« Reply #6 on: February 06, 2017, 05:46:38 AM »
I needed to learn as much French as possible, so spent a fortune and got four levels of the Pimsleur CDs. They were really helpful in that they have you speaking the language--it gets your mouth around the sounds. I would try to find a way to get Pimsleur more cheaply, though.

I combined Pimsleur with babbel.com for French, and between the two, I was pretty comfortable in a francophone environment, although I could not really speak a lot myself--I could cope with restaurants and hotels, road signs, little shops...could do those kind of simple conversations, although couldn't discuss existentialist philosophy. lol The next step I needed really would have been an immersion course somewhere.

Pigeon

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Re: Pimsleur
« Reply #7 on: February 06, 2017, 06:06:27 AM »
I've used the Mandarin and I really like it.  I play the CDs in the car and I feel like I'm using commuting time productively.  I haven't mastered too many of the lessons yet, but when I went to China, I had people comment on how good my accent was and I was able to make myself understood.

Metric Mouse

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Re: Pimsleur
« Reply #8 on: February 06, 2017, 08:12:19 PM »
Big Pimsleur fan. Local libraries may be able to get a copy through inter-library loan.
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sparkytheop

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Re: Pimsleur
« Reply #9 on: February 07, 2017, 10:13:59 AM »
I would suggest trying a free setup, like duolingo first.  If you find you'd rather do the CDs, at least you tried the free method before shelling out money.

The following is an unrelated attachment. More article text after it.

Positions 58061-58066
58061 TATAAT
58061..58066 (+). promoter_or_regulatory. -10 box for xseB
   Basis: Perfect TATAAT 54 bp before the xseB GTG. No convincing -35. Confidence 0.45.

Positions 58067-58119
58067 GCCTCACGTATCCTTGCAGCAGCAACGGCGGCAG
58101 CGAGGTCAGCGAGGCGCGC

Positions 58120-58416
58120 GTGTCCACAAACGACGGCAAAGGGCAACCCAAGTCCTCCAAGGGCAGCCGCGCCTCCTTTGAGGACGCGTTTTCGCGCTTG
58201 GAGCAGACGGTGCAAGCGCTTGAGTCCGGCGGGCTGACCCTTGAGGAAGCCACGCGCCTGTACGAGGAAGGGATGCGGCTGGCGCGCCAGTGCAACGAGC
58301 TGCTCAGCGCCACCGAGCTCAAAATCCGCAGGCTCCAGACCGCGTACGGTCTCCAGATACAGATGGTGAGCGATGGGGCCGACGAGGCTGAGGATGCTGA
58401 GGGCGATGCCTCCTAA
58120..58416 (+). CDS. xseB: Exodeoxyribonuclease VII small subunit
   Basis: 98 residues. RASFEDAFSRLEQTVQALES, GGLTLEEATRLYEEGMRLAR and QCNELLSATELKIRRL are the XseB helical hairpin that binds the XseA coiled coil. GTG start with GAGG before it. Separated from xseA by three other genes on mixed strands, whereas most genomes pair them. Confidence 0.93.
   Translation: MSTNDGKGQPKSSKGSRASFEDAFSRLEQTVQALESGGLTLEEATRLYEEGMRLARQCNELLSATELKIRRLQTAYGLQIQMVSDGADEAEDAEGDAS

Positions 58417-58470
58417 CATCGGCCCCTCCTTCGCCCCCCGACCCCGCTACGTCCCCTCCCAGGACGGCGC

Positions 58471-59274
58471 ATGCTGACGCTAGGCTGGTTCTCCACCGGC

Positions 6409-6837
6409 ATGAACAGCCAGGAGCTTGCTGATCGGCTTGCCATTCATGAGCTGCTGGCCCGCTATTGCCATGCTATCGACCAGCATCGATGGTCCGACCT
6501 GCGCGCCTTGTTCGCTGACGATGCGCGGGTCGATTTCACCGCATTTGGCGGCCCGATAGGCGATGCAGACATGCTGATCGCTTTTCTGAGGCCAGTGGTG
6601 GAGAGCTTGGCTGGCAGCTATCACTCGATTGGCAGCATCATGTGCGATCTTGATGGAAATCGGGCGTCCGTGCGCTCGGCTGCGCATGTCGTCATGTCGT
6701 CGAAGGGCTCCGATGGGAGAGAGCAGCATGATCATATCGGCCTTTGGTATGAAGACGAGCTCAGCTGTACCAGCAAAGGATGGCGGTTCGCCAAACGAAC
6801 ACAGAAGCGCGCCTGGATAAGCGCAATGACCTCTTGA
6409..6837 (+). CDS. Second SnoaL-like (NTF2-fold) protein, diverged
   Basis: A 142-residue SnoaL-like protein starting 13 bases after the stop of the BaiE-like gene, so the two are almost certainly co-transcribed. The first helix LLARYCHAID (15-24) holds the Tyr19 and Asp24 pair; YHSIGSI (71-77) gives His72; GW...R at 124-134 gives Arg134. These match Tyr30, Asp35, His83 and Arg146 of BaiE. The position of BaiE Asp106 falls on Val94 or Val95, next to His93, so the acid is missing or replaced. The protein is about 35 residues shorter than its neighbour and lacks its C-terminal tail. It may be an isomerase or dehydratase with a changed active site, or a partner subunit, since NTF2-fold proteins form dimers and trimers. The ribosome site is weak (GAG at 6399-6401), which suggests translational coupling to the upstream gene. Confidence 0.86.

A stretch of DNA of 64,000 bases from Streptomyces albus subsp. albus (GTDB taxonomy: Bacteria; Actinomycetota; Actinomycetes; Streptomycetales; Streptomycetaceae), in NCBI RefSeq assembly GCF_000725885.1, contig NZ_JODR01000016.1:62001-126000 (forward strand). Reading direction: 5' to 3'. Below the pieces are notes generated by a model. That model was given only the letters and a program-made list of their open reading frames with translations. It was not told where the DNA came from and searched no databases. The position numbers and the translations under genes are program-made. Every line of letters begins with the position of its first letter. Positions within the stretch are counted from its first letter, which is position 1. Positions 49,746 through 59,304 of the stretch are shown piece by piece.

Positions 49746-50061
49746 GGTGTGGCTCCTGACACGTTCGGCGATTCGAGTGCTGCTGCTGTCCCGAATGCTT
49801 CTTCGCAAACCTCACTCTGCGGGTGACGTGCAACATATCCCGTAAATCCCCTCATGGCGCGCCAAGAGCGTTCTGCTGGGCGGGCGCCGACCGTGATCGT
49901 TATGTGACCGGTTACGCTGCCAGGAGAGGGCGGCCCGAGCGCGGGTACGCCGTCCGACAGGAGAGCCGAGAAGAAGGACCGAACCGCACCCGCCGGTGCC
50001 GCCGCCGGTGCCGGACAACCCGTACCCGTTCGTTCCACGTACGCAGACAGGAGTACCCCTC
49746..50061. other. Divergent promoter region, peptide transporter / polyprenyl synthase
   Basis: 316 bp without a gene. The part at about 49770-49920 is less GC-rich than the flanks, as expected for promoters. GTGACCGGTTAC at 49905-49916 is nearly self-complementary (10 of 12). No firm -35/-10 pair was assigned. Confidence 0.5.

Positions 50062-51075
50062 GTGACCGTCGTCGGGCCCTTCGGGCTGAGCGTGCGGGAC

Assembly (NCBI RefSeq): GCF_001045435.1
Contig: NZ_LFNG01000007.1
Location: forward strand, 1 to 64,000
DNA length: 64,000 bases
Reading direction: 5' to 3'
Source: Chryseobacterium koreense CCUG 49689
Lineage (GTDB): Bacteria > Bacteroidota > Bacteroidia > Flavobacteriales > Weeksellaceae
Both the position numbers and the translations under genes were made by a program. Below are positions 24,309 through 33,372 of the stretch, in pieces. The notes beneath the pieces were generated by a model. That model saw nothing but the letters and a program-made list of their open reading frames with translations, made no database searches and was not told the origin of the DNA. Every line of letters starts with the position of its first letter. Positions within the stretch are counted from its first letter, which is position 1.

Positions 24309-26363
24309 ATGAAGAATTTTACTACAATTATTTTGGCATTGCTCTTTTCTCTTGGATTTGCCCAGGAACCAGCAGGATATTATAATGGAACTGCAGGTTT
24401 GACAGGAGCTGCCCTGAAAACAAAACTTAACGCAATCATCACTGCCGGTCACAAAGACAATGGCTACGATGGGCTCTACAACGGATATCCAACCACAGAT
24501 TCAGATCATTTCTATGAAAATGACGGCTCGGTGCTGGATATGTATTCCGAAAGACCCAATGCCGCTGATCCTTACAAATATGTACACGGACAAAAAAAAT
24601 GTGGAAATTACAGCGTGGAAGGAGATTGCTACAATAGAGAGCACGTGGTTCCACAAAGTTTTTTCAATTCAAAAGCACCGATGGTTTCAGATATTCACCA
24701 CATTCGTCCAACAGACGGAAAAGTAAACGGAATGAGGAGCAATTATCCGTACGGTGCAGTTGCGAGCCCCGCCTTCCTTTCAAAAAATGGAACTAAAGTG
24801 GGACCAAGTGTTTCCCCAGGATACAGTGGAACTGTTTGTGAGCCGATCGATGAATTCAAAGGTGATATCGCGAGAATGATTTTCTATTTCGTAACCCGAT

There are also some lessons on youtube worth checking out.

Rosesss

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Re: Pimsleur
« Reply #10 on: February 07, 2017, 11:11:20 AM »
I have no experience with Pimsleur but Michel Thomas has been great for me to learn languages. He doesnt offer courses in reading and writing though, only speaking.

Mezzie

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Re: Pimsleur
« Reply #11 on: February 07, 2017, 12:45:11 PM »
My library system has every language Pimsleur offers. I've only bought languages (Thai, German) that I knew I'd use long term. Honestly, for individual learning, nothing beats it. Duolingo is fun, but it doesn't teach comfort with conversation and is awful for pronunciation in most the languages I've tried. Some languages have more high quality resources than others, granted (German has a ton, Thai...not so much), so it's worth looking, but I count Pimsleur among the free resources due to ready library availability.

In fact, I just ordered Mandarin from my library system.
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Warlord1986

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Re: Pimsleur
« Reply #12 on: February 07, 2017, 05:03:10 PM »
The bullet was bitten and swallowed. With a coupon I got 30 lessons of Turkish for $100. I can now inform Turkish people I suck at their language in at least three different ways, and order a beer.

I like it, it's a really good program.

Mezzie

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Re: Pimsleur
« Reply #13 on: February 08, 2017, 12:43:22 PM »
Haha. It always starts with beer. Around lesson ten or so, you will get pushy and try to get someone to go out for drinks with you who has no interest. :p